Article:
Welcome to Expound, our verse by verse study of God's word. Our goal is to expand your knowledge of the truth of God by explaining the word of God in a way that is interactive, enjoyable, and congregational.
Turn in your bibles, please, to the book of 1 Corinthians 12 but also a marker at Acts chapter 8. Can we pray? Lord, we've already prayed. We've already talked to you in our worship. We've sung these songs to you, and we've told you that we love you. And we do.
But Father, now we just want to acknowledge our need when it comes to understanding spiritual truth. We don't presume that just because we've gone to school or we're good students or we can take notes or we've been a Christian a long time that we know everything there is to know or that we're just going to automatically understand. We need your Spirit to help us. And we just want to pray at the beginning and give our bodies to you as living sacrifices, holy and acceptable, which is our reasonable service, pray that you direct us and teach us. In Jesus's name, amen.
So once upon a time, there was this things called a space shuttle. It's funny that I have to say that. But a few years ago, that whole program was stopped.
But the space shuttle would launch from the Kennedy Space Center in Florida. Now, get this. The space shuttle weighed 4 and 1/2 million pounds. I just want you to think of that number. It weighed 4 and 1/2 million pounds.
Now, how on earth are you going to be able to get 4 and 1/2 million pounds from Earth far enough into outer space for it to make an orbit? Power. You need power to do that, right? You need an enormous amount of power.
In fact, they tell us you needed seven million pounds of thrust. That's what the rockets produced that pushed that space shuttle from Earth upward, seven million pounds of thrust. That's power.
OK, now think of this. How much power does it take to create the universe? How much power does it take to maintain the galaxies, the solar system, et cetera?
How much power does it take to save a soul? How much power does it take for God to use people like you and me? The answers to all those questions are, it takes an enormous amount of power.
But we're talking about God's power. He has power in spades. He has power on reserve. God rules the universe with His feet up. It's not like, that was a hard day at work. God is all powerful.
We've been talking about the Holy Spirit. And there were two people standing at the foot of Niagara Falls in New York in the Canadian border, and they were looking at Niagara Falls. And there was a man who was a local, and he pointed to the water coming down, and he said, that is the greatest unused power in the universe. His friend next to him, a believer, said, no, it's not. The Holy Spirit of God is the greatest unused power in the universe.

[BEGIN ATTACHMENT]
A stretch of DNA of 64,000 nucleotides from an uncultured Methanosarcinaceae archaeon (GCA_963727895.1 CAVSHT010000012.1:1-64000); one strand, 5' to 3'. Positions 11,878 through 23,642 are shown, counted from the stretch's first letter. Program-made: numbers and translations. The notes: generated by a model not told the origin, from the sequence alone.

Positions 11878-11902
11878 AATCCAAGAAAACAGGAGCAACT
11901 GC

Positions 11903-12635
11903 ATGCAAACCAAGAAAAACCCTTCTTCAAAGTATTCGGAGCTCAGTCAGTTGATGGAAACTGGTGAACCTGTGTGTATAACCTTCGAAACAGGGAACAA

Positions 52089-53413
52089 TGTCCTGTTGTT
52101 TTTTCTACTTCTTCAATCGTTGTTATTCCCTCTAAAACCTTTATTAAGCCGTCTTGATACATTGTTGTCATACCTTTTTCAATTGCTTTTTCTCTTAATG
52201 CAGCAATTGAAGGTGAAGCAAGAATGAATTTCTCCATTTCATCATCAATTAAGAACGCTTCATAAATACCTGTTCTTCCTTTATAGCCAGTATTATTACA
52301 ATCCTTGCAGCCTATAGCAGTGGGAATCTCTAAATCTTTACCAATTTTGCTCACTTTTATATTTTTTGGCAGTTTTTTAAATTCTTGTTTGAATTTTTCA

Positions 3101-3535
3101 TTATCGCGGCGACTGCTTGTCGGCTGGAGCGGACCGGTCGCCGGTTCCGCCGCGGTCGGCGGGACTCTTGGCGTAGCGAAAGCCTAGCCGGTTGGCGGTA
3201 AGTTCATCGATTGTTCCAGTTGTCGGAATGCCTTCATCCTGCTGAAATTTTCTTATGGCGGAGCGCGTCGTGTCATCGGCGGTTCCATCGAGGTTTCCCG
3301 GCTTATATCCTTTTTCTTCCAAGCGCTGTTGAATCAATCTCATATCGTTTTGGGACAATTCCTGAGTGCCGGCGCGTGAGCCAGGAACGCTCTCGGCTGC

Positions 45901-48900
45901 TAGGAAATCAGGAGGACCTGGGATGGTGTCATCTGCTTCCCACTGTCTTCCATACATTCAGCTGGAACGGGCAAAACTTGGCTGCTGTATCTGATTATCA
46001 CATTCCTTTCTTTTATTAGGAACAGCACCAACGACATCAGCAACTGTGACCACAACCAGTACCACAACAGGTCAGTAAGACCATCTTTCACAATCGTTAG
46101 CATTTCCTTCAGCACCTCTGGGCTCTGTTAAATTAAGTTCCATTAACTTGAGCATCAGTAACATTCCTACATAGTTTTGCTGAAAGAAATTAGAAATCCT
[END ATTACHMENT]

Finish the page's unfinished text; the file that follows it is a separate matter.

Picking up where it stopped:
He hit on something. He hit on the fact that God is powerful. God wants to give us His power to live the Christian life. We've been talking about that the last couple of weeks.
But so often it's unused. We don't tap into it. Now, the Holy Spirit is far more than a power. He is a person. That's what we discovered in our very first study. The Holy Spirit is a person.
He has personality traits. He is described with personal pronouns. And he's not just a person. He's a divine person. He is God himself. He is the third member of the triune God, the Trinity.
And we discussed that the Holy Spirit is a divine person who has come to help us, if you remember that study. He is called the paracletes, the counselor, comforter, literally means "one who is called alongside to help us." So the Holy Spirit is a divine person who has come to help.
And just reviewing a little bit-- Jesus said that he would send the Holy Spirit who would be another helper-- that is, one just like Jesus was to the disciples. We have a helper. We-- God's people, God's church-- we have a helper, like the helper the disciples had in Jesus Christ. I just want you to keep that in mind.
And if you could just drill that deep into your heart and live that way every day. "I have a helper. I have a helper. I have a helper." And He's as good and powerful a helper as Jesus was to those disciples when He walked the earth.
Now, we discovered something last week in week two, that the Holy Spirit comes after us to save us, right? He is with us. He's the one that convicts us of sin. As Jesus said, the Holy Spirit will convict the world of sin, of righteousness, and of judgment-- of sin, because they believe not on me; of righteousness because I go to the Father and you see me no more; of judgment because the ruler of this world is judge. So the Holy Spirit comes after us to save us.
But, also the Holy Spirit comes inside of us to sanctify us when He abides in us and He is that ever present helper. Now, when the Holy Spirit comes inside of us, he doesn't just-- and I just have to touch on this, because we are big in the Western culture of modern society to talk about a personal relationship with Christ. I'm all for a personal relationship with Christ.
But you know, that is translated in our minds, in a lot of American Christian minds, as a personal, private relationship. It's my own deal. I have my own thing going on with God. It may be different than yours. Don't judge me, man, because here's my own personal, private relationship.